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Math Help - question.

  1. #1
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    question.

    why cant you cancel the (-1)'s in this fraction? ...they just solved the problem.
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  2. #2
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    If you work it out:

    2(-1)-1(4)
    (-1)^2

    is equal to -6. However if we cancel the (-1) on top so it's just 2(1) and cancel (-1)^2 to become just (-1) we get:

    2(1)-1(4)

    (-1)

    which is 2. The problem is you have that " -1(4) " bit at the end. If it were just:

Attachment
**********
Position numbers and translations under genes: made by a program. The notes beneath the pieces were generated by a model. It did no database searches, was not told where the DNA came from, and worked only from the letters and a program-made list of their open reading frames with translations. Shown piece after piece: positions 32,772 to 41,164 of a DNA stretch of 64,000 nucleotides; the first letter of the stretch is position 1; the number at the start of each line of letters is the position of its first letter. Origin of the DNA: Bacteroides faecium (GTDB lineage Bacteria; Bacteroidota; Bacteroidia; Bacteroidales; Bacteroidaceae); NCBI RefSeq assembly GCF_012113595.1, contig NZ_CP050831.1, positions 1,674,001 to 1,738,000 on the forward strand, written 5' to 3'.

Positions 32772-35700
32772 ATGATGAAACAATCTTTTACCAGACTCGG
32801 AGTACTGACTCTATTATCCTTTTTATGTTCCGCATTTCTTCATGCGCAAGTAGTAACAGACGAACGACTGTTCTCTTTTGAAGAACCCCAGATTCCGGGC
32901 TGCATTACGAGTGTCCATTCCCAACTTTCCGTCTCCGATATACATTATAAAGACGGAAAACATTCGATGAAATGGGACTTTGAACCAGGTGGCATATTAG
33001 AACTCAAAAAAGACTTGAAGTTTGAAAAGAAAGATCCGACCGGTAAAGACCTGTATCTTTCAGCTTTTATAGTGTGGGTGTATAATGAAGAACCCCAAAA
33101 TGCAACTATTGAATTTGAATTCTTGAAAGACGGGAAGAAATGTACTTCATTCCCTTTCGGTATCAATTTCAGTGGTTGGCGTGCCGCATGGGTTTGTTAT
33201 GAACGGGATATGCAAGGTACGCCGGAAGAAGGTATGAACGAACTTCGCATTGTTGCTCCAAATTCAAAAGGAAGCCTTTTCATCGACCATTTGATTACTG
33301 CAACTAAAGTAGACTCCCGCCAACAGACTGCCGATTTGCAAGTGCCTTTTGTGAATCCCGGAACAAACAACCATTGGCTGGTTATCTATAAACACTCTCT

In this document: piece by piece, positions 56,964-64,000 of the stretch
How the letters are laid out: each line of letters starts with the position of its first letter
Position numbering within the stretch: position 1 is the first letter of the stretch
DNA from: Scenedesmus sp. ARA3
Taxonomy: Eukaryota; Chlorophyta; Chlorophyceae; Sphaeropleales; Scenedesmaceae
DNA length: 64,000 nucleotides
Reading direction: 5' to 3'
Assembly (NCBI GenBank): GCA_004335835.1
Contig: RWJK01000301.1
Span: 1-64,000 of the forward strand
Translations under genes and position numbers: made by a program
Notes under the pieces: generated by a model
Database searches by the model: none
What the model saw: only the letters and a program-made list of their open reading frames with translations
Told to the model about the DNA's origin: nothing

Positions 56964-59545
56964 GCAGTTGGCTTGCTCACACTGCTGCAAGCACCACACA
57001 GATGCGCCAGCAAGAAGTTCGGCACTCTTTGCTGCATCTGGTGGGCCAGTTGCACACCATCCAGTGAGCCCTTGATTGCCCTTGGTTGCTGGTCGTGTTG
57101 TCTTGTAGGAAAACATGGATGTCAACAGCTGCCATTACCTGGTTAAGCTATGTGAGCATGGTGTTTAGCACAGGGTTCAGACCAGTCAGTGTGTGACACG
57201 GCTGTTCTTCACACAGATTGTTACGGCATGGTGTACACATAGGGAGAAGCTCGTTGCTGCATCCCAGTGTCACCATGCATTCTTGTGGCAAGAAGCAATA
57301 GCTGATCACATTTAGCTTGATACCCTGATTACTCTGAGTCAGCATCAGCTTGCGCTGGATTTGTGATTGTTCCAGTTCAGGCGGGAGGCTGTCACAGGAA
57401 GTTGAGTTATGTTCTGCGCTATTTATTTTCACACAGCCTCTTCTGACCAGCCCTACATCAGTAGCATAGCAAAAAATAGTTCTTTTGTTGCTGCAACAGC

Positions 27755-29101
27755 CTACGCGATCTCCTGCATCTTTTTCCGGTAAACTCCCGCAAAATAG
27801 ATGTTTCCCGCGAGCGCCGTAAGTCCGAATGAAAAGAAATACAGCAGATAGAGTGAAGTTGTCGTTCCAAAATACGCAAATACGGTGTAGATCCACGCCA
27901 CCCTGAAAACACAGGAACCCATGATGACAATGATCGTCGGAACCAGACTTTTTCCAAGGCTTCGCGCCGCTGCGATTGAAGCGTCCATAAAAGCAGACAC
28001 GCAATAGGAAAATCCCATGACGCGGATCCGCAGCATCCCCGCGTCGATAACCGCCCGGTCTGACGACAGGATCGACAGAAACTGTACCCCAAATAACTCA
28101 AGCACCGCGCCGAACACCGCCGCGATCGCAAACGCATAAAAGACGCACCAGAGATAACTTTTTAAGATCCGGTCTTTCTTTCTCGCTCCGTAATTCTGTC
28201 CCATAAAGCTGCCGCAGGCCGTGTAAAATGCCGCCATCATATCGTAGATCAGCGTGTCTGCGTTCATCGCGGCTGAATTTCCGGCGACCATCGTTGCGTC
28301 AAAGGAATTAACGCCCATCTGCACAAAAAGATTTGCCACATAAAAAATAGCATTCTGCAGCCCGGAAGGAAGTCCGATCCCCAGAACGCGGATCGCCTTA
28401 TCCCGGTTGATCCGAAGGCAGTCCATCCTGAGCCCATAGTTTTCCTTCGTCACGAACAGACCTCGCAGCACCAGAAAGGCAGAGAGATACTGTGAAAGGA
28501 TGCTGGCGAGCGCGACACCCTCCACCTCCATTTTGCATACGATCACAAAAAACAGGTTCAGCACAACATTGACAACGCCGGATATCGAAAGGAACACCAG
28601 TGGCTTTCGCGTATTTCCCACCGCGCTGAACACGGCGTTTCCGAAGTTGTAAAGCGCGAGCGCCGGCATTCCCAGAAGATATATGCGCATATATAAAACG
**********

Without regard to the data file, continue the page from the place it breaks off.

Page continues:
2(-1)
    (-1)^2

    Then you could definitely cancel the (-1). However, the " -1(4) " part screws it up! Hope this helps.
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  3. #3
    Super Member Bacterius's Avatar
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    You can cancel it ! Look :

    \frac{2(-1) - 1(4)}{(-1)^2}

    \frac{-2 - 4}{(-1)^2}

    \frac{-(2 + 4)}{(-1)^2}

    \frac{(-1)(2 + 4)}{(-1)^2}

    \frac{2 + 4}{-1}

    \frac{-(2 + 4)}{1}

    -(2 + 4)

    -2 - 4

    -6

    Does it make sense ?
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  4. #4
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    Your math makes perfect sense. However, i believe mojojojo meant why can't you cancel the (-1)'s in the first step of the equation. Which you can not. Am i wrong?
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  5. #5
    Super Member Bacterius's Avatar
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    Yes, you are right. One has to rearrange it and factorize it first before cancelling out the minus 1.
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